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Where Racked Editors Shopped This Week

Barneys Chelsea
Barneys Chelsea
Khushbu Shah

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Welcome to Shopping Journal, a new weekly feature where Racked editors share what they're buying and where.

Last weekend I did one of the most boring things human women do: I got my hair cut and colored. I hate spending hours every couple of months sitting in a chair just to get to a really normal-looking baseline where I don't have inches of gray roots (what the HELL going gray in your 20s) or wildly dry split ends. The only thing that makes the whole thing bearable is that I've finally, after living in New York for six years and several summers before that, found my forever hair place.

It's called Sei Tomoko, and there are a few different locations, but I go to the one on 13th Street near Union Square. Japanese hair salons get my thick, dark, chemically-straightened hair more than most, and the price at Sei Tomoko is very right — just ("just") $135 for a cut, single-process color, and blowdry. There's even a bonus mini shoulder massage thrown in there in the middle, and they'll serve you all the green tea you want. — Julia Rubin, Features Editor

I've been feeling particularly spendy lately, and most of my quote-unquote disposable income has been going toward shoes. I bought not one but three pairs of Mansur Gavriel sandals the day they launched on Net-a-Porter out of fear that they would sell out. They have not.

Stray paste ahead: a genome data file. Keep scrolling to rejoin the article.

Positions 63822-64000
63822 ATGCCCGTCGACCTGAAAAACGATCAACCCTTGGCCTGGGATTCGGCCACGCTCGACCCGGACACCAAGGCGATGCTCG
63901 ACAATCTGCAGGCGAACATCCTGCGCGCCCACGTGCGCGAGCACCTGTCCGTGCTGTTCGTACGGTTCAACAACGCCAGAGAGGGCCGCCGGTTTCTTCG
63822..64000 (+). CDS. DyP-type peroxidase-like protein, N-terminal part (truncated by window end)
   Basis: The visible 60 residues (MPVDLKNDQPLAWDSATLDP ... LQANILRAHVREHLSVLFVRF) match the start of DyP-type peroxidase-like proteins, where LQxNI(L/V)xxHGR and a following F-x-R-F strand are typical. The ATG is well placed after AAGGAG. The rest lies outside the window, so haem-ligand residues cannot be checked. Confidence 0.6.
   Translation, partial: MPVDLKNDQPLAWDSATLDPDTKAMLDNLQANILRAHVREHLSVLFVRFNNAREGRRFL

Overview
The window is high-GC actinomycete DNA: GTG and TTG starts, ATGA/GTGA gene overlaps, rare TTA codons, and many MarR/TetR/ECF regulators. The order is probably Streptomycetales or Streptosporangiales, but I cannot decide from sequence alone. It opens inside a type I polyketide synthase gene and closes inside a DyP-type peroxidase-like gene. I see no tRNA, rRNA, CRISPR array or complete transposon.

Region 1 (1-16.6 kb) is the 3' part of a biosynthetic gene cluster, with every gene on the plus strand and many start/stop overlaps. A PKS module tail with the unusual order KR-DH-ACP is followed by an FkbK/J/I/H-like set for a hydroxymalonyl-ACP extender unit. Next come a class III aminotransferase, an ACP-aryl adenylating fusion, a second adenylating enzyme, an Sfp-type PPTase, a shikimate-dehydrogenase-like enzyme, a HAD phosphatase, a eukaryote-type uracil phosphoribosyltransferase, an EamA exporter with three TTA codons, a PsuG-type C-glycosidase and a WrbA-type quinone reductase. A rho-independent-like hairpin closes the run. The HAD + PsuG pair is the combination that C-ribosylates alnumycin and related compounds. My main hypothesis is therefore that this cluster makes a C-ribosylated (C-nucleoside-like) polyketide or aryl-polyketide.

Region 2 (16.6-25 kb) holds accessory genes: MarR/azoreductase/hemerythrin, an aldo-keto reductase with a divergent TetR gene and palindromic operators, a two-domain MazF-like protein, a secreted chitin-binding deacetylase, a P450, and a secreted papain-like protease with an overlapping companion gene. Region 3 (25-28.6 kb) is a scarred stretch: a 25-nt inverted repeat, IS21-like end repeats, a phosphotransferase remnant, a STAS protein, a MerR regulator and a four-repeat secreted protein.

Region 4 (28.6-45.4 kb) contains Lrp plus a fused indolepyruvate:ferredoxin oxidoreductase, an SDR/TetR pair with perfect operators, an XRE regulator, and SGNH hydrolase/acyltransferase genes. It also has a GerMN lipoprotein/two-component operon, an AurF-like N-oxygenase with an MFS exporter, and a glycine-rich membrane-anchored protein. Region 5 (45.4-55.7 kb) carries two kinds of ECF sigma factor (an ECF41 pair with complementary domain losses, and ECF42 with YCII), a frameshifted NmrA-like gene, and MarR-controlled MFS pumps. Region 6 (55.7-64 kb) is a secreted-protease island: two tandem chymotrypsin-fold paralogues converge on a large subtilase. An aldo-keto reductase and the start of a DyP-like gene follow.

I went to Fivestory last weekend after checking out the The Met Breuer (of course I did), and tried on these Aquazzura pom-pom sandals. I want them so much it hurts. They are basically perfect, and the heel height is exactly what I want and need it to be. In a dream world where I don't owe $1,600 in back-taxes, I'd buy them and wear them with these wacky 3x1 jeans— Tiffany Yannetta, Managing Editor

I am on a spring cleaning mission so intense that it's going to take me the entire season to finish it. Small space wizard Mary Helen came over the other night to help me go through a collection of beauty products in desperate need of purging and suggested some better ways to organize what was left, which is how I found myself at Muji Fifth Avenue the following night.

I resisted the urge to pick up a succulent and went downstairs to find the bathroom accessories, shelves filled with frosted plastic containers of various widths, heights and stacking variations. They didn't thrill me, so I turned to the acrylic containers, trying to imagine what my collection really needed. I wasn't ready to spend $40 on fancy plastic to hold my makeup when my current shoddy-but-already-paid-for method was working okay. Instead, I picked up four of these stacking boxes at $3.30 apiece.

Told I could return them (as long as they're in new condition, with the packaging stickers still attached), I'll be testing them out this weekend — yet another step in this ever-extending spring cleaning project that'll undoubtedly stretch into a New Year's resolution. — Laura Gurfein, NY Editor

I will keep this short and sweet: Bergdorf Goodman has an enormous inventory of Mansur Gavriel right now —€” yes, including bucket bags. When I was there Monday, I spotted the bucket in bright blue, navy, and black, in both sizes (for the record, I own both sizes and find the smaller one to be sufficient in size for nearly all occasions and the larger one a bit too big).

I also spied the crossbody in black, blush, blue, and camel; the ‘Lady' bag in red, blush, and blue; and plenty of the circle bags and clutch styles. The shoe department had a selection of the 40mm crossover and the 90mm mule, which I can attest are very comfortable. — Nicola Fumo, Senior Reporter